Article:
Addiction Recovery Management
Table of Contents
Managing Addiction for a Long Term Recovery
For those with alcohol dependence or substance abuse issues, addiction causes changes in the metabolism and basic functioning of the brain, asserts the National Institute on Drug Abuse. Additionally, the incidence of other related health problems grows, and treatment often becomes the only course of action. However, understanding the role of environment in managing addiction is crucial to preventing, stopping, and recovering during treatment, including teen alcohol abuse 12-step treatment and teen substance abuse 12-step treatment, programs.
Environment and Increased Risk For Addiction
Seven risk factors exist for addiction, according to the Mayo Clinic, which include the following:
- Having a family history of addiction.
- Being male.
- Suffering from another mental health disorder.
- Dealing with peer pressure.
- Lack of family presence in environment or life.
- Experiencing anxiety, depression, or loneliness.
- Consuming a highly addictive drug, such as cocaine, prescription painkillers, or stimulants.
Each of these risk factors shares a common aspect: they each involve the role of environment. A family history means a person will probably be around family members who abuse drugs or alcohol. Being male is likely to cause a person to want to demonstrate “masculinity,” and dealing with peer pressure is a direct cause of being in an environment with peers who want a person to do or engage in a certain activity. Unfortunately, each risk factor further increases the chances of developing an addiction, and those with a personal history or drug or alcohol abuse need to understand how these factors may worsen addiction.
Environment and Worsening Addiction
Addiction is a description of how the body grows to depend on the presence of a substance to function in a “average” setting, explains Healthline. Unfortunately, another facet of dependence focuses on how dependence grows in synchronicity with tolerance. Essentially, higher levels of the drug or alcohol tend to warrant increased doses of the given substance or alcohol in order to achieve the same “euphoric” effect. When a person already has one addiction, the chances of switching substances to a stronger, more powerful drug increase. As a result, those with an addiction need to avoid situations where drug use may be occurring or promoted.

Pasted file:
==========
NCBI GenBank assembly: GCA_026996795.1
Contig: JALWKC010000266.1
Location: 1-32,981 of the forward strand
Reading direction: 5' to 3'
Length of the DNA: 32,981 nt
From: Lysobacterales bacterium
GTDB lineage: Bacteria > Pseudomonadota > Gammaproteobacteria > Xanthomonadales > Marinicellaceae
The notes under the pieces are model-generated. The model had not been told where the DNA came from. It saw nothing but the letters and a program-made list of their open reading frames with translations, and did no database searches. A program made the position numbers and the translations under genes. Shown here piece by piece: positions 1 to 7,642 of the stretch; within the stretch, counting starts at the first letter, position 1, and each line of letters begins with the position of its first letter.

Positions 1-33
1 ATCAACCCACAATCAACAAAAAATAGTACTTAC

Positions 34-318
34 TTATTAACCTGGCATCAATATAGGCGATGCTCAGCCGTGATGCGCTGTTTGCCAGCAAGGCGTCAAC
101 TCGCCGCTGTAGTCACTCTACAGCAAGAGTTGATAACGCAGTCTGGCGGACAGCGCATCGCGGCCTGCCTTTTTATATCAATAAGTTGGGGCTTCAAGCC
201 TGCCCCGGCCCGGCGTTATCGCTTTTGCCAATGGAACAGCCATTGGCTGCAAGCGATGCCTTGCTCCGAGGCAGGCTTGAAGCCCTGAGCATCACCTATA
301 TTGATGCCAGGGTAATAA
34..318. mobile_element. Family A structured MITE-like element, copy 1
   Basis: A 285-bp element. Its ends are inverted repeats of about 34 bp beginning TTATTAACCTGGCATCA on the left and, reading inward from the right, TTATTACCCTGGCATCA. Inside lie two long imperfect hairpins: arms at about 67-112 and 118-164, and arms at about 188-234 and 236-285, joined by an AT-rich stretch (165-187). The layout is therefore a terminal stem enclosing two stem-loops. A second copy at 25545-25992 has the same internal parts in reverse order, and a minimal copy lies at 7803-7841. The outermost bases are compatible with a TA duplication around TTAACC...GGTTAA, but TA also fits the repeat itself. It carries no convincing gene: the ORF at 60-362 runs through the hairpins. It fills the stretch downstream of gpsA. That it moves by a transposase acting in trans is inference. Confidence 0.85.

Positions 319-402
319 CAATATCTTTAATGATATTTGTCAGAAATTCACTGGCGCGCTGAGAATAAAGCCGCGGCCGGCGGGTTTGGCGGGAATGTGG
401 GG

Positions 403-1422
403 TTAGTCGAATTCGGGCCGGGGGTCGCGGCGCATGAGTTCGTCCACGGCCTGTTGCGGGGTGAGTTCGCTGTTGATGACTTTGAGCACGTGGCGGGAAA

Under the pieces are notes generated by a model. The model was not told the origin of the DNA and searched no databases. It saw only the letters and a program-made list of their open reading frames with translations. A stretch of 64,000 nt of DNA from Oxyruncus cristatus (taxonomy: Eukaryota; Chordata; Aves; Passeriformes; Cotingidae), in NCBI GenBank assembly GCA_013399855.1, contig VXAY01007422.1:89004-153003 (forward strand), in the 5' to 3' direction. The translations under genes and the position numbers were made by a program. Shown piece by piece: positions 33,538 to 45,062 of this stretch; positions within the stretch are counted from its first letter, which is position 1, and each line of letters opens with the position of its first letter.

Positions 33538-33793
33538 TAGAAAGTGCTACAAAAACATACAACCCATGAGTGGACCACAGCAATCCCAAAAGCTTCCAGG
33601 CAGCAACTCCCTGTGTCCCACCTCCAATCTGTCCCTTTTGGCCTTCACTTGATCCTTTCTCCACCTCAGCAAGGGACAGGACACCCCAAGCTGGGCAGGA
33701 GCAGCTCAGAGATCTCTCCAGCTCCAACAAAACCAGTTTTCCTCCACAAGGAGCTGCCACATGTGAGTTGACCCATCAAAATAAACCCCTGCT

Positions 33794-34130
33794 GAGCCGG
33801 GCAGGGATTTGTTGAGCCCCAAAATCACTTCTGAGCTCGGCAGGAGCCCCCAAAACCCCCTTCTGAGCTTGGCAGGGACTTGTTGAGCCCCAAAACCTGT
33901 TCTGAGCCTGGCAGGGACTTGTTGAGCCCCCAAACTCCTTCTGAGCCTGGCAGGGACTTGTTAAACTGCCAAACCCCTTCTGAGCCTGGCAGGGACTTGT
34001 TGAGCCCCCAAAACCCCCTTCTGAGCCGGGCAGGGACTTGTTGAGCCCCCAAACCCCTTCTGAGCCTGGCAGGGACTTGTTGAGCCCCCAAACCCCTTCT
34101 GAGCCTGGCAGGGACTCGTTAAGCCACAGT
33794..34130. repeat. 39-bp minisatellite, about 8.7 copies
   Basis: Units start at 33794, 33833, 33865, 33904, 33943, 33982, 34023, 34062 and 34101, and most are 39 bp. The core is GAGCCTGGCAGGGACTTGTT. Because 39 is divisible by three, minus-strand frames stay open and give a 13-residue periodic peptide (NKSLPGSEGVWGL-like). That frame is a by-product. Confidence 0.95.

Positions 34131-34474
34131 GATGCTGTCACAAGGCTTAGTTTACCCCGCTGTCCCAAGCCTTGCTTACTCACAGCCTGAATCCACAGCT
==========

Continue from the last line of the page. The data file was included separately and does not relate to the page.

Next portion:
Connecting Dual Diagnoses and Environment
In a sense, a dual diagnosis may be considered an environmental factor. Those with dual diagnoses may be prone to making poor decisions or engaging in non-holistic, non-therapeutic environments for the co-occurring conditions. Dual diagnosis patients may also view substance or alcohol abuse as a means of coping with the stress of having such diagnoses, asserts the National Alliance on Mental Health. However, each compounding diagnosis only grows worse with drug or alcohol abuse, and treatment for dual diagnosis must focus on removing a person from the ill-suited environment.
Environment During Treatment and Recovery
Treatment for addiction often starts with inpatient hospitalization, especially if a person is experiencing suicidal or homicidal thoughts. Inpatient treatment is a direct change in environment, which may be required via a court order in some cases, to prevent a person from gaining access to drugs or alcohol.
In cases of severe alcoholism, inpatient treatment starts with detox, and not completing detox under medical supervision can be deadly, asserts the Mayo Clinic. Although detox from other drugs may not be as life-threatening, some drugs, such as amphetamines, can cause heart arrhythmias or other cardiac events during detox. However, medications can lessen these withdrawal symptoms and reduce their risk.
As treatment progresses, a person must be away from environments that have contributed to drug or alcohol abuse. Behavioral therapies, a key part of successful treatment, may be used to help a person learn how to respond to addiction-contributing environments. For example, a person may learn through behavioral therapies about ways to avoid “giving in” to peer pressure. After inpatient treatment, a person may continue treatment through outpatient behavioral treatment settings, long-term residential treatment settings, or in other safe environments, explains the National Institute on Drug Abuse.
There are many different risk factors for addiction. However, the environment remains one of the largest influences in addiction. Those who may be suffering from an addiction or know of someone with an addiction need to understand the role of environment in the development and successful treatment of substance and alcohol abuse.
The Treatment Specialist will connect you with s treatment center who will answer any questions about your specific condition and needs. The treatment center will provide a free confidential assessment and insurance verification. For more information on treatment programs for yourself or a loved one, contact the helpline at (866) 644-7911.